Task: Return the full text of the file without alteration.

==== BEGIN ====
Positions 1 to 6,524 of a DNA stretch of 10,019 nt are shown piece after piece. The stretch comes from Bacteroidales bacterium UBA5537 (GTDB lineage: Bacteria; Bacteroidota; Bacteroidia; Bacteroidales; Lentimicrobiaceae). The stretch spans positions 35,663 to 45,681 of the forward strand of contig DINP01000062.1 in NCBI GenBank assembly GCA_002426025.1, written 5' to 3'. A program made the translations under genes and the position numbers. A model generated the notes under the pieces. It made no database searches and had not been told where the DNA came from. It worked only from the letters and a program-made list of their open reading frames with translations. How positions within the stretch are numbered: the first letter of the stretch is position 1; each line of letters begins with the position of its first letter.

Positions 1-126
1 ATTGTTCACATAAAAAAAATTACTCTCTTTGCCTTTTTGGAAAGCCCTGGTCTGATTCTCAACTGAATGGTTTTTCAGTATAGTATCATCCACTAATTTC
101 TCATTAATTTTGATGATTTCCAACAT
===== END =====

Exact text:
Positions 1 to 6,524 of a DNA stretch of 10,019 nt are shown piece after piece. The stretch comes from Bacteroidales bacterium UBA5537 (GTDB lineage: Bacteria; Bacteroidota; Bacteroidia; Bacteroidales; Lentimicrobiaceae). The stretch spans positions 35,663 to 45,681 of the forward strand of contig DINP01000062.1 in NCBI GenBank assembly GCA_002426025.1, written 5' to 3'. A program made the translations under genes and the position numbers. A model generated the notes under the pieces. It made no database searches and had not been told where the DNA came from. It worked only from the letters and a program-made list of their open reading frames with translations. How positions within the stretch are numbered: the first letter of the stretch is position 1; each line of letters begins with the position of its first letter.

Positions 1-126
1 ATTGTTCACATAAAAAAAATTACTCTCTTTGCCTTTTTGGAAAGCCCTGGTCTGATTCTCAACTGAATGGTTTTTCAGTATAGTATCATCCACTAATTTC
101 TCATTAATTTTGATGATTTCCAACAT